The View From Here

On Making Mistakes, Money, and Meaning

by Olcott Thompson, OCDLA President

From the June/July 2018 issue of The Oregon Defense Attorney

I hope everyone read The Oregonian’s articles about quality problems in public defense juvenile cases and Lane Borg’s response (for links to articles see Lane Borg's “OPDS Update” on page 6 of the June/July 2018 issue of The Oregon Defense Attorney. While the articles focused on OPDS’ lack of quality control over the lawyers appointed to represent children, they also reflected problems inherent in the representation of individuals accused of crimes against the government. Yes, there are problems with OPDS oversight but, far more importantly, there are problems with the quality of our representation: all of us—not just appointed counsel, not just those new lawyers who will take any case they get their hands on—all of us.

Think back on the growing number of appellate decisions granting post-conviction relief. Thanks to improved post-conviction lawyers at both trial and appellate levels there are now more grants of post-conviction relief. However, there may not be a larger percentage of cases in which counsel made an error that harmed their client; it may be that the errors are just getting found more often.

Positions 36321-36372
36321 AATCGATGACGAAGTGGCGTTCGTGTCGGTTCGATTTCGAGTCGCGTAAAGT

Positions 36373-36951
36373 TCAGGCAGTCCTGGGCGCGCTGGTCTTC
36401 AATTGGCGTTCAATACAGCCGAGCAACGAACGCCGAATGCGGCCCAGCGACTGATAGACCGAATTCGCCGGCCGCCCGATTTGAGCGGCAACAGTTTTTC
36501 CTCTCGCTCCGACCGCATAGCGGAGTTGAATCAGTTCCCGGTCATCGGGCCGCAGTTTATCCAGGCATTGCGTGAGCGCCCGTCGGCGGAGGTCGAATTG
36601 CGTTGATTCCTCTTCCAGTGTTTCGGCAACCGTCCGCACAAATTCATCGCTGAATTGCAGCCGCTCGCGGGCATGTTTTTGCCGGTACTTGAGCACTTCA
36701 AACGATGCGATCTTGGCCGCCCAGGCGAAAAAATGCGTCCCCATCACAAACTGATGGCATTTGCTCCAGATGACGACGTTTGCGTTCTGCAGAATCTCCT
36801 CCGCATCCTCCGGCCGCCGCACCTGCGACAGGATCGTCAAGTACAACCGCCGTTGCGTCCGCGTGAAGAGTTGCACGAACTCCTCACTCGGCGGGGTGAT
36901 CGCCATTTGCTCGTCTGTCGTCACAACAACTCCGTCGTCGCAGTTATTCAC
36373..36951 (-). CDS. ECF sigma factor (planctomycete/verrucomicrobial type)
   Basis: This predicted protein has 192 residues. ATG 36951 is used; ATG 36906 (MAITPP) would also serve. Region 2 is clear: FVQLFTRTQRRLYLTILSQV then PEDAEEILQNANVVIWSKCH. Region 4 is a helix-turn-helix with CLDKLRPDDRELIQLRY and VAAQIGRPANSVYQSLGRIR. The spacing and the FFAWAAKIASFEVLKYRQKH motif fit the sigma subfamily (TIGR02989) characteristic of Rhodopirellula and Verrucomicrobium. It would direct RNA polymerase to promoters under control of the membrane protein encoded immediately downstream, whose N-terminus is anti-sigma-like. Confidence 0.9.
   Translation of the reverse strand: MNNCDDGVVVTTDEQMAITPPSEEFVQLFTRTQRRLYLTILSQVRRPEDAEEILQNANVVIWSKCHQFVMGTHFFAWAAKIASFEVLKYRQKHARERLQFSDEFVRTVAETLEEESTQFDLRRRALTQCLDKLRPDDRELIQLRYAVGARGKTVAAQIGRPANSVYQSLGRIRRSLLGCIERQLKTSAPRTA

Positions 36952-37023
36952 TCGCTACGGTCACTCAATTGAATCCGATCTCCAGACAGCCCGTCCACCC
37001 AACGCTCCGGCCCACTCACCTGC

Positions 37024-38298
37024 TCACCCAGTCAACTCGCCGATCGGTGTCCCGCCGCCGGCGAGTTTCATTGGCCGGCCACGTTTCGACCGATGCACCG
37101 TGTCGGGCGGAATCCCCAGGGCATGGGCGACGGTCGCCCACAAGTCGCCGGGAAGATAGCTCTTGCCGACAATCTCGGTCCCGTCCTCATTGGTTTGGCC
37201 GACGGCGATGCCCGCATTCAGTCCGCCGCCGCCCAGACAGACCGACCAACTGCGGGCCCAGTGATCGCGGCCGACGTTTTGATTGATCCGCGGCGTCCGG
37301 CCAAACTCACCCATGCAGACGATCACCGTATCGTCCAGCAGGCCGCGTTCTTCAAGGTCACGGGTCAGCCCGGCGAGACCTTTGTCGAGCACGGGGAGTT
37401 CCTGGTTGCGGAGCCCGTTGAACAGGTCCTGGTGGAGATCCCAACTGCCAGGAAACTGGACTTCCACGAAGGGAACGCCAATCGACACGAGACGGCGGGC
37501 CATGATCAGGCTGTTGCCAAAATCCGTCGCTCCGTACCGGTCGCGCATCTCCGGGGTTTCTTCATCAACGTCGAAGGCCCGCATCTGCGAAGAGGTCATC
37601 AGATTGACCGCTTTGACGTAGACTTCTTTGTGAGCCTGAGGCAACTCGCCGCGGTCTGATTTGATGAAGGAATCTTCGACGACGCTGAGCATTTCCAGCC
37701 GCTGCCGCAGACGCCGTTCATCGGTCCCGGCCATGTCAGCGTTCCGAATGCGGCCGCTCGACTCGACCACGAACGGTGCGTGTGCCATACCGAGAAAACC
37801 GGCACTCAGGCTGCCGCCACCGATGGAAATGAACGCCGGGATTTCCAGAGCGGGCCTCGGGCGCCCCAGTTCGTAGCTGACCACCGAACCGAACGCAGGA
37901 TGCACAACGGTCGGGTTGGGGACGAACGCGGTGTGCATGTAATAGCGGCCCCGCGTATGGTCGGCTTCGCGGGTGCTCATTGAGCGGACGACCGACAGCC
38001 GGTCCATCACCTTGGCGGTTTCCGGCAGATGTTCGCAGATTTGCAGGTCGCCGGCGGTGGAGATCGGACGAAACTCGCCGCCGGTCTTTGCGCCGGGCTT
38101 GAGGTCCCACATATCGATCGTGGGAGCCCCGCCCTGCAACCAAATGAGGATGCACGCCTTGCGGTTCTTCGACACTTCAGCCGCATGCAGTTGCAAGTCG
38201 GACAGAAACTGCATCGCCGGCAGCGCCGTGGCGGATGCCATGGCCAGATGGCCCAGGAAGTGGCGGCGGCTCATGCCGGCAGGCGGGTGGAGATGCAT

Why all these mistakes? First, we are all human and we make mistakes. For mistakes—thank goodness—there is the availability of post-conviction relief. No good lawyer wants their client to bear the consequences of defense counsel’s mistake. That is why, should a post-conviction lawyer come knocking on your door, answer it and give him or her the information they seek. Chances are your representation was fine. But, if it wasn’t, why should your client be penalized?

Having represented many clients in post-conviction relief cases, I know that many times mistakes were made, but these mistakes usually did not matter to the outcome. The attorney who made the mistake was usually underpaid, either as retained or appointed counsel and, therefore, could not put the necessary time into the case. It is human nature not to want to put in lots of time when you know you are just going further in the hole financially or you have 20 other clients you need to see and work with on their cases.